Soon-to-be New York Gov. Kathy Hochul to run for full term in 2022

Transition of Power

NEW YORK CITY (WROC) — Soon-to-be New York Governor Kathy Hochul announced Thursday she will run for a full term in 2022.

The current lieutenant governor made the announcement during an appearance on The Today Show.

Hochul will replace Gov. Andrew Cuomo, who announced his resignation Tuesday. Cuomo’s resignation goes into effect on August 24.

Hochul held her first press conference Wednesday since Cuomo’s resignation announcement where she told New Yorkers she is ready for the job.

“I want people to know that I’m ready for this,” Hochul said. “It’s not something that we expected or asked for, but I’m fully prepared to resume the responsibilities of the State of New York.”

Cuomo announced his resignation Tuesday, following a scathing report detailing sexual harassment and misconduct involving 11 women was released by the New York attorney general last week. Calls for his resignation escalated to calls for impeachment, leading to the governor’s announcement.

Regarding a possible pardon for potential criminal charges against Cuomo, Hochul said it was too soon to speculate on such decisions.

“I’m talking about my vision for the state of New York,” Hochul said when asked about a potential pardon Wednesday. “It is far too premature to even have that discussion.”

Hochul, the highest-ranking female elected official in New York state, is now set to become the first woman governor in New York history. She will hold the office through the remainder of Cuomo’s term, which runs through 2022.

“I spoke with Gov. Cuomo yesterday and he pledged his full support for a smooth transition and I thanked him for his service to our state,” Hochul said Wednesday. “Regarding his decision to step down, I believe it is appropriate and in the best interest of New York. While it was not expected, it is a day for which I am prepared. I’ve already spoken with Senate Majority Leader Andrea Stewart-Cousins, and Assembly Speaker Carl Heastie, labor leaders, business leaders, faith leaders, and other state-elected officials, as well as leaders in the tri-state area. I look forward to working with each and every one of them.”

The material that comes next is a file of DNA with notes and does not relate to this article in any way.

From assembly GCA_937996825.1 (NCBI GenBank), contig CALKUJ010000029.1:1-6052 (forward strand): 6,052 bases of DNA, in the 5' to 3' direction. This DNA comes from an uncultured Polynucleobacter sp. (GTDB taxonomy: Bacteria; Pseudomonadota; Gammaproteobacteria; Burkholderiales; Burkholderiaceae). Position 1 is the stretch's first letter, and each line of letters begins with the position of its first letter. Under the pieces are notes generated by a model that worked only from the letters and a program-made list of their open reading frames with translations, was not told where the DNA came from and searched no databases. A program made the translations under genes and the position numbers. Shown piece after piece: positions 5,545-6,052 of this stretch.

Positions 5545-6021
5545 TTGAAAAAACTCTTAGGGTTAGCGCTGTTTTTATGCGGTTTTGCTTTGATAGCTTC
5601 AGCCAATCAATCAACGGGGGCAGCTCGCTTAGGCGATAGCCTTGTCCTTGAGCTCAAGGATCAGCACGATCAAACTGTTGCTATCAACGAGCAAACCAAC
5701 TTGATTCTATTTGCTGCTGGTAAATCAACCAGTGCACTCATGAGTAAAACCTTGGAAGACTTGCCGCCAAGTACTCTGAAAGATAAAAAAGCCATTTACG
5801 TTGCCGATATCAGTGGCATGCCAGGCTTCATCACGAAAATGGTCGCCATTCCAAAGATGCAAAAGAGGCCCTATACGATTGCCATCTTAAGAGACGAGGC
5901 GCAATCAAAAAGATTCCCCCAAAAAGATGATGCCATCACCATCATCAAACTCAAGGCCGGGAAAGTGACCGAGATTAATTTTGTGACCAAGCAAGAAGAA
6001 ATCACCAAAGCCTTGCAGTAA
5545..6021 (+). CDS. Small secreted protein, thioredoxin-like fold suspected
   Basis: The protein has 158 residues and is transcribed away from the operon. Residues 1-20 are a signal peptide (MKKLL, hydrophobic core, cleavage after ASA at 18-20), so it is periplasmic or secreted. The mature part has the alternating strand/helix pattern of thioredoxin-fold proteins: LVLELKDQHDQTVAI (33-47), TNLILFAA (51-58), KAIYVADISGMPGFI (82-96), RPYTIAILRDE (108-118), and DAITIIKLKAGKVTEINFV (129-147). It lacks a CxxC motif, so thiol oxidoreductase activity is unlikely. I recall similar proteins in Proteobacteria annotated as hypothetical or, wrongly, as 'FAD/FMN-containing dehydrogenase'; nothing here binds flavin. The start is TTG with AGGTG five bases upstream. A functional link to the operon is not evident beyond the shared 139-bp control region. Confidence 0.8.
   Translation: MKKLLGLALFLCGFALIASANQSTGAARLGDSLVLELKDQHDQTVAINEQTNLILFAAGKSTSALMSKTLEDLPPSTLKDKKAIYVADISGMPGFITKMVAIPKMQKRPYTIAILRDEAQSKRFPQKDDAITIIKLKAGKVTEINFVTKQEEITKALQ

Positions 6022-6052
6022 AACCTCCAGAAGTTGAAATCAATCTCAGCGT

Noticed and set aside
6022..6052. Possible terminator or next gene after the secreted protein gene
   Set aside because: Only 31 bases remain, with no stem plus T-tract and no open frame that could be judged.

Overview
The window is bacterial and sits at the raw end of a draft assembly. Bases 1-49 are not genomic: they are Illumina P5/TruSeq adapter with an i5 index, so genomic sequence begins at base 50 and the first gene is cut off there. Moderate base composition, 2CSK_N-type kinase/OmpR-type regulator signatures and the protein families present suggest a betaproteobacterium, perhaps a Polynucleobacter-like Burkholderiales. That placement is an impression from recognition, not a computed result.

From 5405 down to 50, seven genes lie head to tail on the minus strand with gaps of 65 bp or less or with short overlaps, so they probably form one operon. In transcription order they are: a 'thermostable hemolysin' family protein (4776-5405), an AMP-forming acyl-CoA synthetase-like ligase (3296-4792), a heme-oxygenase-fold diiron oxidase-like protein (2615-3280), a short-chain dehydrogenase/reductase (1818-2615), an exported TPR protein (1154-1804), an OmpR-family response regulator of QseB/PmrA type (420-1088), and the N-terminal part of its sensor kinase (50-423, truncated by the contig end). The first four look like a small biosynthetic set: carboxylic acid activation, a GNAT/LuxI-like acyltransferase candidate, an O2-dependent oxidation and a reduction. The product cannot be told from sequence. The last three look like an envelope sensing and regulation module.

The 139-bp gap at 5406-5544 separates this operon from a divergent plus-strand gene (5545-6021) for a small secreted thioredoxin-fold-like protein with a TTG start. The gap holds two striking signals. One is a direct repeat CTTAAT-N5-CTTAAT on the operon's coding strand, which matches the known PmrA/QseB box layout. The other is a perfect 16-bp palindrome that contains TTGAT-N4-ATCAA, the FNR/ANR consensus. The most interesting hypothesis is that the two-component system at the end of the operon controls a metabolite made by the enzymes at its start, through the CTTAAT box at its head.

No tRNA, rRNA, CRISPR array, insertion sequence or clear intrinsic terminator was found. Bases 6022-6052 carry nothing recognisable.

Despite being the lieutenant governor, Hochul admitted she had not been very close with the governor recently.

“I think it’s very clear that the governor and I have not been close physically or otherwise,” Hochul said. “So I’ve been traveling the state and do not spend much time in his presence or the presence of many in the state capital, and I’m going to stand right here at the end of my term, whenever it ends, no one will ever describe my administration as a toxic work environment.”

In regards to Hochul’s choice for her lieutenant governor, she said it’s likely that she announces that choice within the next two weeks, and says she’s going to use her experience in that position to make that selection.

“We’re considering a number of individuals,” Hochul said. “The fortunate thing for me is that I’ve spent so much time in seven years getting to know so many elected officials and community leaders, personally, so I understand who they are. It will be someone who is no stranger to me, but also someone who will carry on the vision of my administration to the strong progressive politics to bring this state forward.”

When asked about her connection to the now embattled Cuomo administration, Hochul says while the exit of the governor wasn’t ideal, she said she was proud to have worked on many policies that have helped New Yorkers.

“Many people have supported the politics of the Cuomo administration,” Hochul said. “There is a strong legacy of accomplishment and I was out there in the streets, fighting for raising the minimum wage, fighting for paid family leave, and I was a champion of policies to eradicate the spectra of heroin abuse, something that has touched my family personally; child care issues, I’ve been out there making announcements on affordable housing, clean energy projects, and economic development. So that will continue, those policies will continue and be even more enhanced.

“But with respect to the environment and the reputation of the current administration, I think it’s pretty clear and it’s no secret that I’m not associated with that,” Hochul said. “I know the job, I fought for the same policies and that’s why I’m the most prepared for this position. My administration will be fully transparent when I’m governor, but I’m not governor yet.”


This is a developing story. Check back with News 8 WROC for updates.

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